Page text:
A Calendar of the Letters of Willa Cather

93 letters found

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Results 11-20:

To Jessie B. Rittenhouse,  Tuesday, [1913?] Newberry 

Has made several changes in the poem [ "Grandmither, Think Not I Forget" ].[Reprinted in The Little Book of Modern Verse, 1913, ed. Rittenhouse.]   Willa Sibert Cather   [Stout #253]

To Elizabeth Shepley Sergeant,  Sunday [pm. Sept. 28, 1914] , from PittsburghPM 

Back from an active summer. Brought along her twenty-year-old brother, who is enrolled at Carnegie Technical. Couldn't put the war out of her mind even when she was in the Sangre de Cristo Mountains [in northern New Mexico]. Shouldn't hear any more about suffrage and such for a while. Recent issues of Punch make one realize how solid England is. Kipling's recent speech was splendid. Will be in New York in October but only for a week; wants to keep working on her book in Pittsburgh until the first of the year.   Willa   [Stout #287]

To Mrs. George P. Cather [Aunt Franc]Nov. 17, [1914], from PittsburghUNL-Ray  copy at WCPM

Has been working well. Expects to be in Pittsburgh until Christmas. Jack doing well at school; sees him often. War occupies all conversation. A friend from Belgium, Mme Flahant, is in New York and says her family members in Brussels are starving. The Belgian Relief Committee in London says that only the U.S. can sustain Belgium through the winter. Germans allow no food in that comes through England or France. Will donate to the relief fund instead of sending Christmas presents. America will have to answer to history if it fails Belgium.   Willie   [Stout #289]

To Ferris GreensletApr. 22, [1915]Harvard 

Is enclosing two postcards of Breton's The Song of the Lark; prefers the one in brown tones. How does he like the later chapters of the book? Can't revise until she gets a short story done for McClure's and gets her brother sent back to Pittsburgh.   W. S. C.   [Stout #299]

To Elizabeth Shepley SergeantJune 27, [1915], from New YorkPM 

Has just read her essay on Provence in Century. Is busy with proofs. Jack is off in Maine. A musical critic is reading galleys and is enthusiastic, especially about the singing lessons. Would have felt bad if those hadn't been right! Has she seen Henry James's article about Mrs. Fields in the June Atlantic? Isn't she disappointed in Owen Wister's novel? [Pentecost of Calamity, 1915] P.S.: Loves her khaki outfit for the cliff dwellings— reminds her of Kurt's outfit in Fidelio [ Beethoven ].  Willa   [Stout #310]

To Mrs. George P. Cather [Aunt Franc]Dec. 25, 1915, from PittsburghUNL-Ray 

Is sending her love on this special day. Since Isabelle McClung has lost her father as well as her mother and this house (which has been almost a home to her [Cather] for fifteen years) is to be sold, it is her last Christmas there. May never feel so secure in any other house. Even her apartment in New York, pleasant as it is, is not a home in the way this was. Has been spending some time with Jack during the school vacation. New book enjoying good sales as well as favorable reviews. Is eager to get to work on a new one.   Willa    [Stout #343]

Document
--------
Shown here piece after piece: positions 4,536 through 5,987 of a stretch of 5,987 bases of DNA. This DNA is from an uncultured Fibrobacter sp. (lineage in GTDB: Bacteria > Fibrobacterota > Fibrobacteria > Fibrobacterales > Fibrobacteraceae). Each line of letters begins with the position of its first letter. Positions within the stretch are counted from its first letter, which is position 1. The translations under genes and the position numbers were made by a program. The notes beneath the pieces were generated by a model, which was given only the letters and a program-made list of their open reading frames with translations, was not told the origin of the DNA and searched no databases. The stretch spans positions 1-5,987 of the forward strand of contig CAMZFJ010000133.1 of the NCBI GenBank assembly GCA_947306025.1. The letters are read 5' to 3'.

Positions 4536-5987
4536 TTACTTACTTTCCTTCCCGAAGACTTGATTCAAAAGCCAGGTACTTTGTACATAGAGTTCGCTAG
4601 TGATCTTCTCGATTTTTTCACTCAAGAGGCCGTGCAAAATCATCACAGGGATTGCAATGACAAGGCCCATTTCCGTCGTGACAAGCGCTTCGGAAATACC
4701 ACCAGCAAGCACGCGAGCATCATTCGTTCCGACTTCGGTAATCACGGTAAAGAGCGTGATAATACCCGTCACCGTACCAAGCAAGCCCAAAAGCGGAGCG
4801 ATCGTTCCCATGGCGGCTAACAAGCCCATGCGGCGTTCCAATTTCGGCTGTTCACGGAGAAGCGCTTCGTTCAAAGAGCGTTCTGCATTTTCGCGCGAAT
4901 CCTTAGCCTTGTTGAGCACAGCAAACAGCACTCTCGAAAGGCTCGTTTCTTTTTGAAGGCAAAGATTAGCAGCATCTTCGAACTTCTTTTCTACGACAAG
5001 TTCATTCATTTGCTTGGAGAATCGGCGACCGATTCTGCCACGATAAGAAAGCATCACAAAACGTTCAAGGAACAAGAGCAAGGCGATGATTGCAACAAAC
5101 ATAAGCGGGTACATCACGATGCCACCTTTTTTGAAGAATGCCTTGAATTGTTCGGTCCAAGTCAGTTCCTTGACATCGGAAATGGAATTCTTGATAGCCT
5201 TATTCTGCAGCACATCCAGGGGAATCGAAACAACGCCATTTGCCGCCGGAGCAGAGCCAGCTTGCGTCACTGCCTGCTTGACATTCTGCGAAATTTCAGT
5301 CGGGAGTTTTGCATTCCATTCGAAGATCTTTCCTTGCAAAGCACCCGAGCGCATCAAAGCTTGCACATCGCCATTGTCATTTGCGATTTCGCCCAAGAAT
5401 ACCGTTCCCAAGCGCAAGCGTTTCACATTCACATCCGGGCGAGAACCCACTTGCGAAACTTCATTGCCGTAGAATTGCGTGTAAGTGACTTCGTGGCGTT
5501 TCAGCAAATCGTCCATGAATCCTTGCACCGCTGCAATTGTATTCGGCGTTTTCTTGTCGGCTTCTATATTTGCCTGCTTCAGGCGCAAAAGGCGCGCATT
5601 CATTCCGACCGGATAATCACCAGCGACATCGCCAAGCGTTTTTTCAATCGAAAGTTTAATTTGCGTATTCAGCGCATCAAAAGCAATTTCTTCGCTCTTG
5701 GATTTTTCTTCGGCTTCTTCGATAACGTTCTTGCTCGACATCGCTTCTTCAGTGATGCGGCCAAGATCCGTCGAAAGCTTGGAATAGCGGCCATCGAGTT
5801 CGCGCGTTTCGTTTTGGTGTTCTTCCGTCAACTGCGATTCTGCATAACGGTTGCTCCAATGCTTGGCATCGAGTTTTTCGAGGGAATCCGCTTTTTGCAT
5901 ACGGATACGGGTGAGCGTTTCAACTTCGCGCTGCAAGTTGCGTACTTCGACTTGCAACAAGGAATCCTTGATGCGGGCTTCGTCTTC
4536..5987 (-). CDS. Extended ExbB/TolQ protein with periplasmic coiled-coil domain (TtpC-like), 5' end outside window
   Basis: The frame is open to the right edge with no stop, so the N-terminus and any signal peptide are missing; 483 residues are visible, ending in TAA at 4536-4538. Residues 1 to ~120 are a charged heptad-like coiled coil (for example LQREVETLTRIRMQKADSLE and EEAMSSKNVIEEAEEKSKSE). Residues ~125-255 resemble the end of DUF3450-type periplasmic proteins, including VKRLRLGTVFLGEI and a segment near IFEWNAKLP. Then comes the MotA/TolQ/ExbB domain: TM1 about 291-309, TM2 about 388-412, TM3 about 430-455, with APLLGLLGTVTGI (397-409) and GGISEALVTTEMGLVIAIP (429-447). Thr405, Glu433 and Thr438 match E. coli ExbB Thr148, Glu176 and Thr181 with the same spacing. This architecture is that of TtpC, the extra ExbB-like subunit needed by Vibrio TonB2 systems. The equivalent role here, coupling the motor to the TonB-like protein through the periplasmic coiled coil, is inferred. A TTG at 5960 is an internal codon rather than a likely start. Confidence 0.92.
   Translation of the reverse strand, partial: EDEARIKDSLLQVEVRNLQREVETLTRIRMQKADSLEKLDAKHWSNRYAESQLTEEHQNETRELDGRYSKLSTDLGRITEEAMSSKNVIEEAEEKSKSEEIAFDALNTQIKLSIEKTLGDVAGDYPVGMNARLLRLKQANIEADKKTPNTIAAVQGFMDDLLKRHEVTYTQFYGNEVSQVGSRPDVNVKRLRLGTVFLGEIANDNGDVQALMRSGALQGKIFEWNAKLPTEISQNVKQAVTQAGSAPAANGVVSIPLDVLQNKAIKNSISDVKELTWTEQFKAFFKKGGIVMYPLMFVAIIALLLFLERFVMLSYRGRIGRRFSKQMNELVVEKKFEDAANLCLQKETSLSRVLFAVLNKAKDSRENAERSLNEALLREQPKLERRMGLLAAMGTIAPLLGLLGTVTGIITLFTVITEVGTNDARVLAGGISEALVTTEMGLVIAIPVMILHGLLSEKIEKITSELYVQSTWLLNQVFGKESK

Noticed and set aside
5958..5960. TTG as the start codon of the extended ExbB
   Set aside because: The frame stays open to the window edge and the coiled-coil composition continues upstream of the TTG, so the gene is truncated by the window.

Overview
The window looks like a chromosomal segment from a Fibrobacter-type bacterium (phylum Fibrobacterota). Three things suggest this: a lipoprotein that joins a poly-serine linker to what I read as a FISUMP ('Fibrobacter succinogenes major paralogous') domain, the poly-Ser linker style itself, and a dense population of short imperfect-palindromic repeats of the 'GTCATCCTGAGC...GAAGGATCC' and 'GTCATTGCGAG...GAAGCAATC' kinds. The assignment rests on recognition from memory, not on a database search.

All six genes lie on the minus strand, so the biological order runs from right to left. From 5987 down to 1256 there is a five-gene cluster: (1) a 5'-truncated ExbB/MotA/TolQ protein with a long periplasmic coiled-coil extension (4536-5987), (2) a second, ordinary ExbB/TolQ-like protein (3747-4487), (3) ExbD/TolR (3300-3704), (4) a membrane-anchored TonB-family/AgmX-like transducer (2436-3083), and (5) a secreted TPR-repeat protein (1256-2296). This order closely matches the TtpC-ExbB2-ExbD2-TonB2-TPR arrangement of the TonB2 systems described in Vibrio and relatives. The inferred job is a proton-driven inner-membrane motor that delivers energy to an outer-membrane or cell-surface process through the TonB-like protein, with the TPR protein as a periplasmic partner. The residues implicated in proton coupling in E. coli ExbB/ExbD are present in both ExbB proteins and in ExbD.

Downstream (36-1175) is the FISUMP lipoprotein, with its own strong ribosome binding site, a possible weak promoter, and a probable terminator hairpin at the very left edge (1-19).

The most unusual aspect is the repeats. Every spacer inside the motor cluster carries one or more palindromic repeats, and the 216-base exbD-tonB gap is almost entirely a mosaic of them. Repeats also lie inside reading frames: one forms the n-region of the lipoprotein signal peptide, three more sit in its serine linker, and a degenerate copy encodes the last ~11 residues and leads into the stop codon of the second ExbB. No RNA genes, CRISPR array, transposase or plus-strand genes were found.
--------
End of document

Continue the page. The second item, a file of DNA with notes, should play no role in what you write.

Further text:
To Mrs. George P. Cather [Aunt Franc],  Saturday [pm. July 14, 1917] , from Red Cloud, Nebr.UNL-Ray 

Father so enjoyed listening to Will Andrews's new Victrola that they stayed too late to get by Bladen before going home. It was almost dark when they got back to Red Cloud. Will come to visit next week, before Jack has to leave.   Willie   [Stout #389]

To Mrs. George P. Cather [Aunt Franc]Sept. 9, [pm. 1917], from the Shattuck Inn, Jaffrey, N.H.UNL-Ray 

Understands her regret that G. P. has enlisted, but he has always wanted to be in the military and this is his chance. It's a time of return to basics: men carrying guns. For herself, feels proud of him and glad he can go, especially as an officer. Wishes Jack were going. Was sorry not to see her, but the heat was debilitating and she and her friend fled back East. Was too worn out to work for a while, but now is working every morning in a tent about a mile from the inn. Douglass's reports about Mother are disheartening. Wonders if she should go to California to see about her. Address is at Hotel Garfield on O'Farrell Street in San Francisco. Elsie is delighted with her school and with Albuquerque. On the whole, families are pretty good things to have.   Willa   [Stout #390]

To Charles F. Cather [father]July 7, [1920], from ParisUNL-Ray 

Has found out the location of Grosvenor's grave. Please let Aunt Franc know. It is registered by the Society for the Care of the American Dead. He is buried in Grave No. 2, Plot B, in the American Cemetery at Villiers Tournelle. From all reports of how the dead at Cantigny were handled, there can be no uncertainty that it is G. P. Will go there next week and take a picture. Isabelle and Jan will go along. Will stay overnight in a home, as there are no hotels. Feeling a little homesick and eager to return to her own country and her own people, although this country and people are wonderful.   Willie   [Stout #511]

To Mary Miner CreightonFeb. 4, [1922]Newberry 

Enclosing a letter from Mrs. Floyd Dell that will amuse her with its revelation of the maternal impulses of even a habituée of Greenwich Village.   Willie   [Stout #575]

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